‘McKenzie students’ have a role – but only under supervision, says professor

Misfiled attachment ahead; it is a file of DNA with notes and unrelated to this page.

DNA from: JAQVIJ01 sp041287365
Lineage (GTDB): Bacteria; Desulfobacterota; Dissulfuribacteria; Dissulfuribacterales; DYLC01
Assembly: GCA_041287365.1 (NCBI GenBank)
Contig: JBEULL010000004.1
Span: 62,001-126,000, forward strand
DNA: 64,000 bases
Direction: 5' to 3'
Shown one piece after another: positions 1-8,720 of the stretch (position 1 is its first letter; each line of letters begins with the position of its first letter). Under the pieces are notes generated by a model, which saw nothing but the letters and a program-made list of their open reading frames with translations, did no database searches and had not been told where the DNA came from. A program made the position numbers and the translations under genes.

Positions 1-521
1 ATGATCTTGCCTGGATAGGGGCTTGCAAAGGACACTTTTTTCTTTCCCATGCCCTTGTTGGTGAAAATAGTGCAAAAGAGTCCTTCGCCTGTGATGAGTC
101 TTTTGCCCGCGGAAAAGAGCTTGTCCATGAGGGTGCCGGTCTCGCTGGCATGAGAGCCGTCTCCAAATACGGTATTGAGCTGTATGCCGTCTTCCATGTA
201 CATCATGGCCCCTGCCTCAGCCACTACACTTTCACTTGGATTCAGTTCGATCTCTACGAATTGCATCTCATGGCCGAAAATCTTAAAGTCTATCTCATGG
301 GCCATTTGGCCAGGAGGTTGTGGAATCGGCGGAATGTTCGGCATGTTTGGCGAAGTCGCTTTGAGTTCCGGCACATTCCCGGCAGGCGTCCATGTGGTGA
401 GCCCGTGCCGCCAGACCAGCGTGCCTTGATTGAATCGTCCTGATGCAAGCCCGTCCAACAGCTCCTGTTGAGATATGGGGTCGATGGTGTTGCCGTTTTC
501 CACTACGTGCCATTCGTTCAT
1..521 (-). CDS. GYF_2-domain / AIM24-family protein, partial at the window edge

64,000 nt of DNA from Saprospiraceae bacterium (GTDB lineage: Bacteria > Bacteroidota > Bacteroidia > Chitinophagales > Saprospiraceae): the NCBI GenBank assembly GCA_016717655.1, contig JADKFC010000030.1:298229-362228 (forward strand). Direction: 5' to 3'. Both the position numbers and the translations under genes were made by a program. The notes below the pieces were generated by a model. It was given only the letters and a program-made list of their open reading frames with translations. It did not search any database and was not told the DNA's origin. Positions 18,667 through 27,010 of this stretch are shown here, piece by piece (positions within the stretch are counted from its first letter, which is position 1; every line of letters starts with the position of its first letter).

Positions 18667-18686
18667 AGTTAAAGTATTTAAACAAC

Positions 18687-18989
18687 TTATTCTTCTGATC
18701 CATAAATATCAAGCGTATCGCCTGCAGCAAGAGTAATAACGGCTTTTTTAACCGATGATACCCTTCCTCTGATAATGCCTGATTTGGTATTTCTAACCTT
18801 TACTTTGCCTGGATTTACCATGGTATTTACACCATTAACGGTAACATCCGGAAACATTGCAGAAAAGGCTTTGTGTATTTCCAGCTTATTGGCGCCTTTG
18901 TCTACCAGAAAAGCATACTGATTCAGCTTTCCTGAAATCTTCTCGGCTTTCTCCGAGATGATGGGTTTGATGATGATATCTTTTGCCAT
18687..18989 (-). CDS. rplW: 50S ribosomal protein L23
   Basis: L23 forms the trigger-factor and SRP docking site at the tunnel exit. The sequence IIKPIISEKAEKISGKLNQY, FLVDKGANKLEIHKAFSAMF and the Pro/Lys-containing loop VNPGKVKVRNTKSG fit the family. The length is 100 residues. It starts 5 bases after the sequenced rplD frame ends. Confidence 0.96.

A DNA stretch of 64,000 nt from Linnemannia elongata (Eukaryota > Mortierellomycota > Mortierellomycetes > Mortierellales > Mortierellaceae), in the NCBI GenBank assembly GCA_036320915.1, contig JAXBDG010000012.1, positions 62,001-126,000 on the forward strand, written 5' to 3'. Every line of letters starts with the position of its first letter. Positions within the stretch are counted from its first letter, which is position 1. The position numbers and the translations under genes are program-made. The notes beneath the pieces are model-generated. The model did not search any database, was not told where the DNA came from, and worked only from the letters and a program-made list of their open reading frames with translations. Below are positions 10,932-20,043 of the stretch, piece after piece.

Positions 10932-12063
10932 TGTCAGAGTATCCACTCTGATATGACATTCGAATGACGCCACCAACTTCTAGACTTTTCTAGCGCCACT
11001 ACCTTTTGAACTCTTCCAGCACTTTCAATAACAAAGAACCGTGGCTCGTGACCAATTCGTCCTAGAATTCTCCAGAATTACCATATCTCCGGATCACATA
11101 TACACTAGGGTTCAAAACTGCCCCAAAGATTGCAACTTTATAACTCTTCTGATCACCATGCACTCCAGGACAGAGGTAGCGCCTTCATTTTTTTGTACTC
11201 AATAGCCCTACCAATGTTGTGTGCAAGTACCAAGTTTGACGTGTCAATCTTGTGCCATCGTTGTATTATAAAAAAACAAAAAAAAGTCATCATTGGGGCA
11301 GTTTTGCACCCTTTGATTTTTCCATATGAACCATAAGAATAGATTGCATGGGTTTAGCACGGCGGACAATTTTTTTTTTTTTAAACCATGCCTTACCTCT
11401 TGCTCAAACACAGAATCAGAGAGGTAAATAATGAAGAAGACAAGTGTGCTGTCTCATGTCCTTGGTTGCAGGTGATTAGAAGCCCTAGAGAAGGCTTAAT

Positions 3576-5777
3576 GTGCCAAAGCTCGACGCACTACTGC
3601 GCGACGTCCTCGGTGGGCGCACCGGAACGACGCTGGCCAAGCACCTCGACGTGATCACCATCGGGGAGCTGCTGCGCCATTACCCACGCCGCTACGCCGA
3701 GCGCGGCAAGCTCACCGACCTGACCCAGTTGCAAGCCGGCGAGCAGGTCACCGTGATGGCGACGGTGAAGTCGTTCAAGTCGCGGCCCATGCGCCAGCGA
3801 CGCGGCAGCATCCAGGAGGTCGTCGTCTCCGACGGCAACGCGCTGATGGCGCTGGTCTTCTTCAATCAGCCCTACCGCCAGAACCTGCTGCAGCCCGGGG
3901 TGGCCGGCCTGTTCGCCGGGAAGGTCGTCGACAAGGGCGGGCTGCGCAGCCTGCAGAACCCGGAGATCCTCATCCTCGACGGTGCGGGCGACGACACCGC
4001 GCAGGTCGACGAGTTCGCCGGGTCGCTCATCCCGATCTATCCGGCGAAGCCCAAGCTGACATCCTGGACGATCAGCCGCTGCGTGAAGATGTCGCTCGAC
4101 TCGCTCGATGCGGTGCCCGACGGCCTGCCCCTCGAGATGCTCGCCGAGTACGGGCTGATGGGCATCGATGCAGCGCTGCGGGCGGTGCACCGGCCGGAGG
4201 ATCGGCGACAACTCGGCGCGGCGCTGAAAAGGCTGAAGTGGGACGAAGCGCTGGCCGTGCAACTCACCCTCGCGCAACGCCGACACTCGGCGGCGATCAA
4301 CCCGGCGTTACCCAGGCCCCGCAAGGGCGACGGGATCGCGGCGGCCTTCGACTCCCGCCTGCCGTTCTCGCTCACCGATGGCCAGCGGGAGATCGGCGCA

first_imgA law professor has backed the master of the rolls’ proposition that law students could act as McKenzie friends in both advice clinics and in court – though he stresses this should be voluntary and under supervision.Andy Unger, head of the law division at London South Bank University, said students should get the hands-on experience needed to become a solicitor.The university already runs a drop in legal advice clinic at its campus in south London. The clinic is staffed by students who are supervised by trained solicitors. Students give advice on areas of law including housing and employment. If a problem is too complicated it is referred to a solicitor and the students observe.‘Our on-campus clinic is open to members of the public who come in with their problems. We are giving help to those who need it but also giving students hands on experience of the skills they need to become a solicitor,’ Unger told the Gazette.However, he said that scheme could be expanded. ‘One way to improve learning could be to have more students act as [unpaid] McKenzie friends. A scheme similar to ours could be set up from law schools to allow students to offer advice and, assuming the courts are OK with it, take a case to court as well,’ he said.LSBU students currently help with the early stages of cases at Lambeth County Court but not during trials.Late last year the master of the rolls Sir Terence Etherton suggested that law graduates could help plug the access to justice gap by representing litigants in person in court proceedings.#*#*Show Fullscreen*#*# Unger said the focus on ‘clinical education’ was also important because he is not convinced that the proposed Solicitors Qualifying Examination, in its current form, will focus on the right skills. Employment law and housing law are both notably absent from stage 1 of the proposed super-exam.‘I think there is a real risk of a drop in applications for law schools whose degree does not help to prepare graduates for the SQE, particularly if some institutions offer a dedicated SQE LLB. This won’t affect universities like Oxford and so there’s a danger that SQE focused degree courses will be less well thought of by the profession. But I think we are well placed to thrive. A potential scenario for us is to offer candidates a broad undergraduate degree and a separate masters degree to prepare for the SQE and also a potential revision course on top of that.’Earlier this year LSBU rose from from 58th to 13th in a list of the best places to study law compiled by the Guardian newspaper, placing it higher than Russell Group members including Warwick, Edinburgh, Birmingham and Sheffield.last_img

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